Knight Fellow Molds Journalism's Future Voices
DILI, Timor Leste—Each morning at 10, the voices start. “Ah, aiy, eee, ohh, ooo,” they say, the chant punctuated by an occasional giggle. Over and over, the aspiring radio reporters struggle to perfect their vowels.
They’ve been at it for a month, and still they’re not quite where Maria-Gabriela Carrascalao Heard wants them to be.
Carrascalao could handle half a dozen of those broadcasts herself, if she were so inclined: she speaks Portuguese, English, Spanish, Italian, “and a bit of French, because it’s another Romance language,” she says.
She grew up speaking Portuguese as well as Tetum, the lingua franca of East Timor; she’s also fluent in Tokodede, one of the 23 other languages spoken here. That’s a lot of language for a country roughly the size of Massachusetts, with a population of just under 1 million. It may be because the island nation is mostly mountains, with many areas historically isolated from the outside world.
Carrascalao has come to Dili to provide radio and TV training to as many talented reporters as she can find. That hasn’t been a problem: Although she demands hard work from her students, there’s a waiting list for her classes.
Each morning, vocal warm-ups are followed by more detailed analyses of how the reporters sound while reading the news. First, they record an item. Then it’s dissected, syllable by syllable “We identify what we need to do to polish their voices,” she says.
The vocal exercises are just the starting point for rigorous training that includes reporting, writing and editing for half a dozen young reporters from Dili’s Radio Rakambia. Carrascalao says they are producing three to five news stories each day for broadcast. The best of these are collected each week and recorded on CDs, which are then distributed to often-isolated community radio stations around the country.
Until now, most such stations have broadcast only music for a few hours a day. So the Radio Rakambia stories comprise the first regular news broadcasts some communities have ever heard. Given the low literacy rate in many rural areas, radio is the only way for many Timorese to get news.
Three afternoons a week, six more-seasoned journalists from the newspapers Diario Nacional and Timor Post attend advanced radio training. “They’re a more complicated group to deal with, because they are already experienced reporters,” says Carrascalao. “All of them have talent as journalists, but I can’t say yet which will become good radio reporters.”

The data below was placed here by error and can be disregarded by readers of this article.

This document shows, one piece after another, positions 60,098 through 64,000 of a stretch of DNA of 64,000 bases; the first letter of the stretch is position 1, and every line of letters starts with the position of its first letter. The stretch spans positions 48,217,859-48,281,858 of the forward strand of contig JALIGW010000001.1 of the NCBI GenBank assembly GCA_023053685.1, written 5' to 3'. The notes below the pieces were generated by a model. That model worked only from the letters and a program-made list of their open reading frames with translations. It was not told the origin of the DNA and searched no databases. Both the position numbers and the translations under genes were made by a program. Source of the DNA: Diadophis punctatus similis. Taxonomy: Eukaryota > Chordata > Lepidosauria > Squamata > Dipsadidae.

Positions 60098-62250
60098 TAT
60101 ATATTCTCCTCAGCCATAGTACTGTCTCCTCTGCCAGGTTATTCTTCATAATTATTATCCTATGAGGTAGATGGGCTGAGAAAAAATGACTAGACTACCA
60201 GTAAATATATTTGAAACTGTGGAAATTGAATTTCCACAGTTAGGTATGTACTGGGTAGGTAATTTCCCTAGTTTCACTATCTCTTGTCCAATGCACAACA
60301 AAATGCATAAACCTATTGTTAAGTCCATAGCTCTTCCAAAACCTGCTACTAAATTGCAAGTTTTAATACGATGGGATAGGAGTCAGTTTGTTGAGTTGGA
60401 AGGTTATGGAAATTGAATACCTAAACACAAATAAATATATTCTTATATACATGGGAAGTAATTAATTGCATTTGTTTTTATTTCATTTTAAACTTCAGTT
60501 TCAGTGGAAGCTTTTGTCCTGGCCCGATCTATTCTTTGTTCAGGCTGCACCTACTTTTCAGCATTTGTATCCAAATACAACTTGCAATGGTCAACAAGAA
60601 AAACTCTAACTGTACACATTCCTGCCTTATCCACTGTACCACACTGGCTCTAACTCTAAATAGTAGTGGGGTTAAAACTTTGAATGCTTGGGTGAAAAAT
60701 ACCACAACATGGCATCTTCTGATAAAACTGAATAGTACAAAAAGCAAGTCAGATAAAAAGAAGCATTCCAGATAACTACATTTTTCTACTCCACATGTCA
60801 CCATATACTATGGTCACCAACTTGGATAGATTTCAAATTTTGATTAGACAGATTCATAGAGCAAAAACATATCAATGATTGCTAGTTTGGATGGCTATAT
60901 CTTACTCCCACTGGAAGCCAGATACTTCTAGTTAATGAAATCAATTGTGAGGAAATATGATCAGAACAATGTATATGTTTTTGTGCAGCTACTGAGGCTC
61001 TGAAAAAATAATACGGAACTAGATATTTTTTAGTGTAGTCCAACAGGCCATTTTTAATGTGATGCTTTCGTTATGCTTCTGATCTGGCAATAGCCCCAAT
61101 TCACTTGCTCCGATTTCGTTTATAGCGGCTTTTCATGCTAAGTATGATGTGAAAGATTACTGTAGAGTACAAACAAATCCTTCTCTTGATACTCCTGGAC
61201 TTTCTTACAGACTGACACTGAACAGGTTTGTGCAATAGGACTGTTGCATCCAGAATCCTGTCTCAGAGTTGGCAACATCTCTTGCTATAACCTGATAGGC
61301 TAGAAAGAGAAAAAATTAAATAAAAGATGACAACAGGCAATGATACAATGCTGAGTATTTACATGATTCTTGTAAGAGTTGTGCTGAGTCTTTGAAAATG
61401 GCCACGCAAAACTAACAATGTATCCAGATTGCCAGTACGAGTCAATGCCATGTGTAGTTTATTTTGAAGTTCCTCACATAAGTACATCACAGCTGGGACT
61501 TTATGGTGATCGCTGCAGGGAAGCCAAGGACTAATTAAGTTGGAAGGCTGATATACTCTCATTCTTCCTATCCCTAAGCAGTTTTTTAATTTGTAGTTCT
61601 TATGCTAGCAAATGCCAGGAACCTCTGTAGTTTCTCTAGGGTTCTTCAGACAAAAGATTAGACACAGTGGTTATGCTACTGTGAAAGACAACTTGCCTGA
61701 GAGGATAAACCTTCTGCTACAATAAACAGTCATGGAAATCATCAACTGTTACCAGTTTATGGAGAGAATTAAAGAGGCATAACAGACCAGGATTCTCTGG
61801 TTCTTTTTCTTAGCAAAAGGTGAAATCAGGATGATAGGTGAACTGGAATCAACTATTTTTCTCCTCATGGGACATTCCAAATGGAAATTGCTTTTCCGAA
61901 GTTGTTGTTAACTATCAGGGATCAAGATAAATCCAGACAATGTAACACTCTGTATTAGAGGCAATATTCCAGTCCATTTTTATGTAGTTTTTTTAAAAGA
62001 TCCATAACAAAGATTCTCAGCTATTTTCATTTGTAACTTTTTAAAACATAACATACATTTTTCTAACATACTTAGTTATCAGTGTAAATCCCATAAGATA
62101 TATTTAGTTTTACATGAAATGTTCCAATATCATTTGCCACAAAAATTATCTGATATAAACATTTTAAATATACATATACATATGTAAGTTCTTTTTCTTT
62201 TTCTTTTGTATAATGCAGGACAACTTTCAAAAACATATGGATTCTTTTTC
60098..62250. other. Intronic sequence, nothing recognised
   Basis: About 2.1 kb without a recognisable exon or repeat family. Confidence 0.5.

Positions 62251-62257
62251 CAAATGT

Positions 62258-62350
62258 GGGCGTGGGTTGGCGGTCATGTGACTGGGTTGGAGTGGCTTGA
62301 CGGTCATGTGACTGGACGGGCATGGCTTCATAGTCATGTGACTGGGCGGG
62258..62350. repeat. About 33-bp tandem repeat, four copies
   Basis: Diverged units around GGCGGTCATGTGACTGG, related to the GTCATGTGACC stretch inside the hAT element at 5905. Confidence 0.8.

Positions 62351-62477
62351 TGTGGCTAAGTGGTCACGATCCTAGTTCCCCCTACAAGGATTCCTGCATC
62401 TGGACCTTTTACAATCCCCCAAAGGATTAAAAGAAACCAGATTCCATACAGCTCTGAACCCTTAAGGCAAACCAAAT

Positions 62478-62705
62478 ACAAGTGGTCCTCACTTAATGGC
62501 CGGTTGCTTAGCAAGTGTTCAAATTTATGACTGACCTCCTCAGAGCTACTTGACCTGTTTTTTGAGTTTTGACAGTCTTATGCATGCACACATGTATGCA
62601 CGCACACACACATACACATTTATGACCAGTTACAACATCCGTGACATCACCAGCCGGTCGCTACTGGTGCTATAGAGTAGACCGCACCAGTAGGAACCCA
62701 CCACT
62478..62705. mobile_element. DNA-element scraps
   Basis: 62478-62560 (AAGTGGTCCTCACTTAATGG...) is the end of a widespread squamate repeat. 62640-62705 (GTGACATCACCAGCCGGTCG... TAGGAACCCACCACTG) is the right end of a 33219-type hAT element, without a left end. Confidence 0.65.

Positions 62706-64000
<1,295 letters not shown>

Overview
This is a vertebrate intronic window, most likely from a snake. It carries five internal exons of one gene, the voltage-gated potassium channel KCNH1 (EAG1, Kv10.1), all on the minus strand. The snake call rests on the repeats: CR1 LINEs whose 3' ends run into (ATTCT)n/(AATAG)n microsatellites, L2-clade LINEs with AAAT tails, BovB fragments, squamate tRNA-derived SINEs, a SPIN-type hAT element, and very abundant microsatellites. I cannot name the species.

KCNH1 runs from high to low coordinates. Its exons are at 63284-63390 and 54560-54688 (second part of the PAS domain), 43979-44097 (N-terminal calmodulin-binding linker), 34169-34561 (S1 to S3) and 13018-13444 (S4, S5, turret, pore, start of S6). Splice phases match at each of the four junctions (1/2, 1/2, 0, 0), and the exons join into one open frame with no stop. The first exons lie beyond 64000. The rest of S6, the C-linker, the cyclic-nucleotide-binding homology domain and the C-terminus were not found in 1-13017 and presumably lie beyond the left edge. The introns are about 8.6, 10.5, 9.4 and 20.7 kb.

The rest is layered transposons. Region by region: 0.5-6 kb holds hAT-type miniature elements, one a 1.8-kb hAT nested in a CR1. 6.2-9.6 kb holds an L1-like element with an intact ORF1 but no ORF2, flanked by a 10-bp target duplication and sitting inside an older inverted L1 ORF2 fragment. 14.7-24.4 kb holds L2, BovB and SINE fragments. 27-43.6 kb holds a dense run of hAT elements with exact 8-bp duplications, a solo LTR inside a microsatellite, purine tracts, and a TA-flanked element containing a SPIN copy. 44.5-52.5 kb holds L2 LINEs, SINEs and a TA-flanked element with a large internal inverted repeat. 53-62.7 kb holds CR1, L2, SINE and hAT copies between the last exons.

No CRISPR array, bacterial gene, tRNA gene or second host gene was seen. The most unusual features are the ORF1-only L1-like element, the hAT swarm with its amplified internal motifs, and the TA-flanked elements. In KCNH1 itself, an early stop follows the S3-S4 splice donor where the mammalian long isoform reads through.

Carrascalao normally lives in Melbourne with her journalist husband and their two daughters. This is the second time she has put her career on hold to return to help her troubled homeland, which struggled first to throw off Indonesian occupation and then to achieve stability after becoming independent in 2002.
In the six years since the retreating Indonesian army destroyed buildings and the country’s electrical grid, much has been done to fix things. Much more remains to be done. Despite a massive United Nations presence, including UN police and an international security force of Australian and New Zealand soldiers, fighting breaks out periodically and an estimated 100,000 people—one-tenth of the population—still live in refugee camps.
Carrascalao recalls an idyllic childhood in East Timor as one of 11 children of a Portuguese father and Timorese mother. But her memories of a pretty, sleepy seaside city full of flowers contrast painfully with the Dili of today, where about 30,000 refugees live in tent settlements. Many buildings have been destroyed or damaged by fire and are either deserted or occupied by squatters. The threat of gang violence keeps most people off the streets at night.
“This is not my Dili,” she says, “not the Dili I knew.”
From 2001 until 2004, Carrascalao worked as head of television and radio for the United Nations Mission in Dili, where she produced material for use by the newly independent State TV and Radio service, as well as the UN itself.
Between 2002 and 2006, conditions in East Timor improved rapidly, but then fighting amongst security personnel killed more than 30 people and filled the refugee camps again. Watching from Melbourne, Carrascalao was heartsick. Political factions were battling in the government offices and little was getting done in the media sector. In fact, “many of the things we did were undone,” she says.
So she applied for a Knight International Journalism Fellowship. “Knight is so independent, you can concentrate on doing the best journalism without worrying about pleasing or annoying somebody,” she says.
Carrascalao has refitted an office at the ICFJ headquarters in Dili to serve as a recording studio. Future plans include using a Knight International Journalism Fellowship grant to purchase TV equipment so she can extend her trainings to aspiring TV reporters.
“Now I’m molding people to be professionals,” she says. “It’s a challenge to help them become independent journalists, but I know I can do it. Because that’s what I am.”